William Van Alstyne, Duke University Law School

The precedent is significant, but not more dramatic than that. [In the case of the St. Patrick's Day parade,] The court had already held that the state's anti-discrimination law as applied to that kind of group trying to express their own views as Irishmen and as Catholics did have a First Amendment protection, so in that setting, state statute could not apply to them.

This case is pretty similar to that. It's an additional step to be sure. Mr. Dale was an adult leader that was dropped when his public professions of homosexuality came to the Boy Scouts' attention. So they succeed in describing themselves as a voluntary ideological association that's committed to certain social values, and the inclusion of him in a leadership role would be incompatible.

Majority's acceptance of that as being protected by the First Amendment is not that novel -- it's a step of application beyond what the court has done previously. But it's not a new precedent in establishing the prerogative of private organizations, voluntary associations, to form along certain ideological lines and control their leadership roles and membership roles in a manner they deem consistent with that ideological commitment.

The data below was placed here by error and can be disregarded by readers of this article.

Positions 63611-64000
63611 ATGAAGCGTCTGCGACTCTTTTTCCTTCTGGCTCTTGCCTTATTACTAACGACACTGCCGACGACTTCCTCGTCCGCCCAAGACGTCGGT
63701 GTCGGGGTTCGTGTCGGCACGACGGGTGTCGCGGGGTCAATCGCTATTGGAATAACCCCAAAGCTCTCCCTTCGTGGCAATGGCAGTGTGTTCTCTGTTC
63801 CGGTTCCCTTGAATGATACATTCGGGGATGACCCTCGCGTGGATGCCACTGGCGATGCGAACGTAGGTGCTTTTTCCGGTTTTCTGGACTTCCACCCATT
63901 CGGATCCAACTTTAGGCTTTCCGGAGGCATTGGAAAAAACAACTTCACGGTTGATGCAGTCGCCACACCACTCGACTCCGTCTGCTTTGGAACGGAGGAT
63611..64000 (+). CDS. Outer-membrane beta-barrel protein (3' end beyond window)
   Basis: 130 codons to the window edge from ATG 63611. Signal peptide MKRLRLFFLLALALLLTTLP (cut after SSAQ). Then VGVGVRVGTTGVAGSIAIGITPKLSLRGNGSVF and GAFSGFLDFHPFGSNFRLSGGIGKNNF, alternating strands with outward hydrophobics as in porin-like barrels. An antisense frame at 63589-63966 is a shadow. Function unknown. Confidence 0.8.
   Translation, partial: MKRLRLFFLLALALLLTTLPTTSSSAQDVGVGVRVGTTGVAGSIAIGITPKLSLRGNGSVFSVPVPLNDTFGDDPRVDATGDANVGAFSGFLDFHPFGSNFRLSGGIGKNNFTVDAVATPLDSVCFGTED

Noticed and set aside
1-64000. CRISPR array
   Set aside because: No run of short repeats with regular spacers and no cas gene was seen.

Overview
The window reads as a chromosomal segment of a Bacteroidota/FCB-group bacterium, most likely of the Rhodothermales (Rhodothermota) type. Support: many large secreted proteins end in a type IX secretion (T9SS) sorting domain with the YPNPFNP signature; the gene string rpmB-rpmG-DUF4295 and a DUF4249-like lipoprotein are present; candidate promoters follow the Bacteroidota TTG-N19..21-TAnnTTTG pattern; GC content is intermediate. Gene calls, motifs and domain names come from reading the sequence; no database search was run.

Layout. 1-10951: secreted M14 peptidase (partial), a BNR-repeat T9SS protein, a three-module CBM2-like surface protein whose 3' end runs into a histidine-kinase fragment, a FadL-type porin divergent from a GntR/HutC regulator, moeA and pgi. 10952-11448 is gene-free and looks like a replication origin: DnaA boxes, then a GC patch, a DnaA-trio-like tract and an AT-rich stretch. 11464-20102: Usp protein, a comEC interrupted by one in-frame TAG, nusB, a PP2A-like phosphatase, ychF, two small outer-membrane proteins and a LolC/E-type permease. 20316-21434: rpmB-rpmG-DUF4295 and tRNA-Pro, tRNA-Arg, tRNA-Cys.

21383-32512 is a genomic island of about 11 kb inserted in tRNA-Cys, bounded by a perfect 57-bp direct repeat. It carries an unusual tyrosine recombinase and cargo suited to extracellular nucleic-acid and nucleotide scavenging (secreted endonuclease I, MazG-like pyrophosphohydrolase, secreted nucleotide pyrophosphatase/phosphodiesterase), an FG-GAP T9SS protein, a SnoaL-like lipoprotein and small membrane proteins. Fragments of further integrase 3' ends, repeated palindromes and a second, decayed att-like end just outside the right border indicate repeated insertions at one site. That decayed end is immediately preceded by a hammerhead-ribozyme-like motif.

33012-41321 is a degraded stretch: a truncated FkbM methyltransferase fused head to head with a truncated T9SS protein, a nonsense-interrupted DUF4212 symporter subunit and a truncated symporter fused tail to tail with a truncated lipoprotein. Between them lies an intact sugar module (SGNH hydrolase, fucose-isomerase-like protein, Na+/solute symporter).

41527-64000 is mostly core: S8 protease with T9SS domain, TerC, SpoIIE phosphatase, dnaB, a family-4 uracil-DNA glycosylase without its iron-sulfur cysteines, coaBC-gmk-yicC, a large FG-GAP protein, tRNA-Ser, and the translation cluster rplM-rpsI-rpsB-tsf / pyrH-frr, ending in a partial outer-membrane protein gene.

If you accept [the Boy Scouts'] claim, as the majority of the court did, that they regard this kind of behavior as immoral or not clean -- even though you and I might emphatically disagree, but that's their view -- then you can see why having to retain him in an adult mentoring and counseling role would seem to introduce a kind of raw inconsistency in the filling of those leadership roles with the very kind of message that they say they are intent on trying to communicate to the younger Boy Scout members.

Other than New Jersey, no state supreme court in the country had interpreted their public accommodation statute to apply to this kind of group. It was a big step to put it differently, a surprising step, that the New Jersey even deemed its statute applicable to this circumstance.

Evan Wolfson is the Lambda Legal Defense Fund senior staff attorney who argued before the Supreme Court on James Dale's behalf: